It should not be a surprise that the old ‘rules of thumb’ have shifted a bit – and it should be no surprise that hindsight reveals the unintended consequences of now-outdated motivations.

By bringing together best-practice experience from our own and other countries new models for investment can now be considered – and, moreover, considered in the context of what we can now deduce will be future requirements.

Based on his multi-country experience, Richard Jones, Chief Commercial Officer of VentureNext, has offered has offered to share an interactive business model that illustrates some of the challenges with investment in FTTH. Knowledge sharing in this arena is beneficial for all parties – investors, suppliers and citizens – and provides a way to refresh ‘what we all know’ in this vital area for future economic growth and societal development.

Further details

The Value of ish

15 Jun

multi-culture

Prompted by debates about British Values and reports of racial intolerance, we have written a reminder of the the significance of ish.

Read the full story – ‘The Joy of ish‘ – and embrace the future whatever.

There’s no smoke but maybe some learning is burning?

21 Jul

learning is burning jpegThere’s muffled murmuring in the background but no loud music, no unexpected truck or post deliveries, no obvious waste or smell and, amazingly, no significant demand on the Bank of Mum & Dad, but surely there is something going on in there.

It’s clearly not a complete secret – judging by footsteps on the stairs and occasional giggles – but she’s not for telling us, leastways not yet.

Ma says she should get more air. ‘Not good to be cooped up in that room all day’.   I’d like more conversation during meals but often now she doesn’t show up and when she does join us we get evasion and ‘you wouldn’t understand’.  Does anyone really need earphones at breakfast?

It’s clearly important, this life-changing stuff but the only way we can help, it seems, is to give the space, not ask annoying questions and make sure we all have even more connectivity.

This trust, this faith we have, this uncertainty is being tested.  Even her ‘what would he know’ older brother, has no clue and has resorted to casting aspersions.  But he’s off to uni in few weeks so, blessed relief; at least we’ll not have to endure that sibling rivalry.

‘Really, you should have a word’.  ‘Why me?‘ Parental Ping-Pong, batting back and forth, is a game for reluctant players.  ‘About what?‘  ‘What if?

The small mysteries of the digital revolution can be happening anywhere.  How things can flip from lonely localised passion to global success, how those tiny tweaks can make a huge difference, can never be explained.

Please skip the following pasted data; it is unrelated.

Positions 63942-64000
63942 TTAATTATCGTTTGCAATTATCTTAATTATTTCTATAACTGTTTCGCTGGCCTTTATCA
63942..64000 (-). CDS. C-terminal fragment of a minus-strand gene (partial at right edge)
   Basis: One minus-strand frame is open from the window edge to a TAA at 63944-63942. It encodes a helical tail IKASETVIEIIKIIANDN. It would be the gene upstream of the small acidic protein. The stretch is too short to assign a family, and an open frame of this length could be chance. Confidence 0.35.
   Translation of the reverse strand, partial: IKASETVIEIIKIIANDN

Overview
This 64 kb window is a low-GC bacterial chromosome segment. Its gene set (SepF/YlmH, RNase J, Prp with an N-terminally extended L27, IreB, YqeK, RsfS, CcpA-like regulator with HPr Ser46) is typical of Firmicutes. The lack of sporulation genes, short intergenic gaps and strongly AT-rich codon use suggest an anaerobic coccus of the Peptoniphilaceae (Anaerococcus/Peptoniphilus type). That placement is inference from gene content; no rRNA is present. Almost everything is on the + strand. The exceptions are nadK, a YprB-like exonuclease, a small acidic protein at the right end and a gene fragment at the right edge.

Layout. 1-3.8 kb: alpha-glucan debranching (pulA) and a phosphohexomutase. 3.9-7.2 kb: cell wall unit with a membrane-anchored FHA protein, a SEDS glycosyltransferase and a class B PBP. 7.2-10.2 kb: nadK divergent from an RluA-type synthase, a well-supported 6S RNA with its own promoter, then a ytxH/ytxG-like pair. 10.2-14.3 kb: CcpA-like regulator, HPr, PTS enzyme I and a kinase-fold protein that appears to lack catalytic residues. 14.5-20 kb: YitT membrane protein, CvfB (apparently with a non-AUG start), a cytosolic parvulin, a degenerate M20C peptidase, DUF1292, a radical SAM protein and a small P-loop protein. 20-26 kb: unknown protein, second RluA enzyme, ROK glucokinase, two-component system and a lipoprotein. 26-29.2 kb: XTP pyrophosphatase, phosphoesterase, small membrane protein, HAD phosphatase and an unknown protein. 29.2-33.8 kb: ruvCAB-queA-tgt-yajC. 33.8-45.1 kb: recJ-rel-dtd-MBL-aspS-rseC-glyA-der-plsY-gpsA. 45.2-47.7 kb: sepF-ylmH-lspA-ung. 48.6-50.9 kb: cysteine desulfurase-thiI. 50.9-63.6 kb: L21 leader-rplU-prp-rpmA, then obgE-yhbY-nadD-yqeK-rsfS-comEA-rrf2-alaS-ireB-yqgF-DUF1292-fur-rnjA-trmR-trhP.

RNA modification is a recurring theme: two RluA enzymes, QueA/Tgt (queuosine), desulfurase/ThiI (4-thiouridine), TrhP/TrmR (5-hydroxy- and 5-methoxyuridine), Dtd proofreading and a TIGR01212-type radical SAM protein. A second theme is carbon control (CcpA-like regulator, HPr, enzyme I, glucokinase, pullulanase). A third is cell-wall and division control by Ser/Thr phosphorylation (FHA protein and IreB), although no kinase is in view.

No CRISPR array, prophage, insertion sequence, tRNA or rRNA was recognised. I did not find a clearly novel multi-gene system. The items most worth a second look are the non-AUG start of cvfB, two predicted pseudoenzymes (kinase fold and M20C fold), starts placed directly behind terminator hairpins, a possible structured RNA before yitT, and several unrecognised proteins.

Her only guiding rule, it seems, is “Screw it – let’s do it”, or, more forcibly, “Just (F) Do It”, or as we old stagers marvelled back when Net was new, ‘ Innovation Without Permission’.   That ‘so last century’ constraint of seeking permission does not now trouble young digitally liberated minds.

So relax, rejoice in their empowerment.  The world has moved on since some of us threw away the brakes of copper-constrained wires.  There is no going back.  Sit back, enjoy the ride, and hope they make a better job of it than your own tentative last generation efforts.

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If you made any sense of this try ‘Spot the Link‘ at our main editorial website.

A digital Wake Up call

17 Jun

Whoever gets around to documenting the history of digital transformation should not overlook the small and seemingly insignificant moments that make the pennies drop.

One of these hit the headlines this week.  It was not some great scientific breakthrough, some amazing innovation in clinical practice, or the discovery of new sources of energy.  Nor was it an outbreak of peace in troubled places or a rush by world leaders to sign up to new commitments at the UN Rio+20 summit.

It wasn’t even another report on people empowerment expressed in YouTube videos from conflict areas.

This week’s commotion was the sound of scales falling from the eyes of everyday folk as they realised what digital citizenship was all about.

A nine year old student used her blog to review the quality of her school meals and raise money for the children of Malawi – and it caused havoc in the minds of local government officials.

It’s another a small step in wider awareness of the economy’s digital transformation that, when history is written, should not be forgotten.

Full story here